The conspiracy theorists were right

As I have repeatedly written, the Conspiracy Theory of History is the only one that stands up to critical analysis.  Not only that, but the closer you look, the more readily apparent the various conspiracies become.  Matt Taibbi, who has been doggedly investigating the world of high finance since the 2008 crisis began, finally throws up his hands and admits what was always readily apparent to the sufficiently logical:

Conspiracy theorists of the world, believers in the hidden hands of
the Rothschilds and the Masons and the Illuminati, we skeptics owe you
an apology. You were right. The players may be a little different, but
your basic premise is correct: The world is a rigged game. We found this
out in recent months, when a series of related corruption stories
spilled out of the financial sector, suggesting the world’s largest
banks may be fixing the prices of, well, just about everything.

You may have heard of the Libor scandal, in which at least three –
and perhaps as many as 16 – of the name-brand too-big-to-fail banks have
been manipulating global interest rates, in the process messing around
with the prices of upward of $500 trillion (that’s trillion, with a “t”)
worth of financial instruments. When that sprawling con burst into
public view last year, it was easily the biggest financial scandal in
history – MIT professor Andrew Lo even said it “dwarfs by orders of
magnitude any financial scam in the history of markets.”

That was bad enough, but now Libor may have a twin brother. Word has
leaked out that the London-based firm ICAP, the world’s largest broker
of interest-rate swaps, is being investigated by American authorities
for behavior that sounds eerily reminiscent of the Libor mess.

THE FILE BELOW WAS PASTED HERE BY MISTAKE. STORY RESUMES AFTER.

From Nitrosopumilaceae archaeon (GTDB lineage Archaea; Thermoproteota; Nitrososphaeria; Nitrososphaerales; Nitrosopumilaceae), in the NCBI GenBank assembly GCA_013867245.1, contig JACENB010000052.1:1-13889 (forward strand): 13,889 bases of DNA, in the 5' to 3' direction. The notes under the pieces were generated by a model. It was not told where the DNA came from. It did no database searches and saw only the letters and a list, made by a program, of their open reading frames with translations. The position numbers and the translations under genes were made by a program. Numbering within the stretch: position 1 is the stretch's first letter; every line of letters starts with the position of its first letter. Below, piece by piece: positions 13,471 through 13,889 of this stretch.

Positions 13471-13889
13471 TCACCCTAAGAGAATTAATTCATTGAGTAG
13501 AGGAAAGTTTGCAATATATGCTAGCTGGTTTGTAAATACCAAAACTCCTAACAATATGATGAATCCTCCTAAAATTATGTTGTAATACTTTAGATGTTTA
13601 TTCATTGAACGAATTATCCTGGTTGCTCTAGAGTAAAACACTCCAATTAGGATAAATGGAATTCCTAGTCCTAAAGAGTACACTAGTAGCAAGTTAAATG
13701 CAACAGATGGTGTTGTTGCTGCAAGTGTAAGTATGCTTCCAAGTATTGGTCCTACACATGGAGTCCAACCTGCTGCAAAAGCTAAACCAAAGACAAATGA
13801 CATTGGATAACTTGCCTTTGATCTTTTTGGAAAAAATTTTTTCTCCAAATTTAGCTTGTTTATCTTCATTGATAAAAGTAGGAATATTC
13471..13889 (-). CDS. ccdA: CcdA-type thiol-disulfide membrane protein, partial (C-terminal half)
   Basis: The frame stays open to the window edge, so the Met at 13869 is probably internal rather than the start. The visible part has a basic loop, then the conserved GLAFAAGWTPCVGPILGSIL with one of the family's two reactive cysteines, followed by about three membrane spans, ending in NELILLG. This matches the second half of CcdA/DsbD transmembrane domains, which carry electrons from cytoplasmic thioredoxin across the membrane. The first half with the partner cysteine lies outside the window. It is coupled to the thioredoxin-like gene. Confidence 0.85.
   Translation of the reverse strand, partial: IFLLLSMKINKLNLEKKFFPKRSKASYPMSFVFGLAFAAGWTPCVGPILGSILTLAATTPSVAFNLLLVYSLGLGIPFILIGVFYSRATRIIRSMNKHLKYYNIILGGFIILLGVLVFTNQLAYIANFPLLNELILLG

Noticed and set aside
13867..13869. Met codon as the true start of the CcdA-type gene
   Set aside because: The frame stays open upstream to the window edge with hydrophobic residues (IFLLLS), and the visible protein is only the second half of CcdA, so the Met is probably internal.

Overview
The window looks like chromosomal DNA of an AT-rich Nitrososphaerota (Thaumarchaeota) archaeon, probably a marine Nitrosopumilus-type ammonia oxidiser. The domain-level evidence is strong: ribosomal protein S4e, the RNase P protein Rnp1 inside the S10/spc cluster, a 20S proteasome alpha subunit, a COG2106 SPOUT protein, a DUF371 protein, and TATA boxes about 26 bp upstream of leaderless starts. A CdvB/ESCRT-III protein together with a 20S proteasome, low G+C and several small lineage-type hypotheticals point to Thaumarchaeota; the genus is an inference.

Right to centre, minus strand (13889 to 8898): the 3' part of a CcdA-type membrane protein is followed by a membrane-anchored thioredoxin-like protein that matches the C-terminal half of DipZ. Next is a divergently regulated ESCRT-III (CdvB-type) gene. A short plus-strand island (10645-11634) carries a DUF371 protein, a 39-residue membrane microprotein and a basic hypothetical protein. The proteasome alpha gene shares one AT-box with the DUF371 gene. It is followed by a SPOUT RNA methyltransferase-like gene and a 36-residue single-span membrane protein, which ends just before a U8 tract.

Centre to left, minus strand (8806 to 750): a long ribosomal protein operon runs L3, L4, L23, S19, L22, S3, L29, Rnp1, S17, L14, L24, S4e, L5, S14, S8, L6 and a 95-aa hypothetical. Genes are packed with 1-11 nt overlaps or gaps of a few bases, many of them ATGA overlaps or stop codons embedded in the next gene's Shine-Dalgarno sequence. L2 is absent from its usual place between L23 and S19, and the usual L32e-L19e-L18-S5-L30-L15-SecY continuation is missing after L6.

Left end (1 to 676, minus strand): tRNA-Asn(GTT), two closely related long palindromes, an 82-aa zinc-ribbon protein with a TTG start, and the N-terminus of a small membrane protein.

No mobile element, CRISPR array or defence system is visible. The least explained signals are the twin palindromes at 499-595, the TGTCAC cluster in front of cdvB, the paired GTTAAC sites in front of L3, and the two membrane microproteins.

Regulators are looking into whether or not a small group of brokers at
ICAP may have worked with up to 15 of the world’s largest banks to
manipulate ISDAfix, a benchmark number used around the world to
calculate the prices of interest-rate swaps.

Interest-rate swaps are a tool used by big cities, major corporations
and sovereign governments to manage their debt, and the scale of their
use is almost unimaginably massive. It’s about a $379 trillion market,
meaning that any manipulation would affect a pile of assets about 100
times the size of the United States federal budget.

It should surprise no one that among the players implicated in this
scheme to fix the prices of interest-rate swaps are the same megabanks –
including Barclays, UBS, Bank of America, JPMorgan Chase and the Royal
Bank of Scotland – that serve on the Libor panel that sets global
interest rates. In fact, in recent years many of these banks have
already paid multimillion-dollar settlements for anti-competitive
manipulation of one form or another (in addition to Libor, some were
caught up in an anti-competitive scheme, detailed in Rolling Stone last year,
to rig municipal-debt service auctions). Though the jumble of financial
acronyms sounds like gibberish to the layperson, the fact that there
may now be price-fixing scandals involving both Libor and ISDAfix
suggests a single, giant mushrooming conspiracy of collusion and
price-fixing hovering under the ostensibly competitive veneer of Wall
Street culture.

Nor should it come as any surprise that the chief role of government in all of this has been to enable and defend the conspirators.

“But the biggest shock came out of a federal courtroom at the end of
March – though if you follow these matters closely, it may not have been
so shocking at all – when a landmark class-action civil lawsuit against
the banks for Libor-related offenses was dismissed. In that case, a federal judge accepted the banker-defendants’
incredible argument: If cities and towns and other investors lost money
because of Libor manipulation, that was their own fault for ever
thinking the banks were competing in the first place.”

The reason all of this information is finally coming out is because the system is breaking down.  The scale of the efforts required to attempt salvaging the players precludes any ability to keep everything behind the veil of genteel respectability while the straightforward demands for access to taxpayer funds and bank deposits prevents any attempt to confuse matters by appealing to their complexity.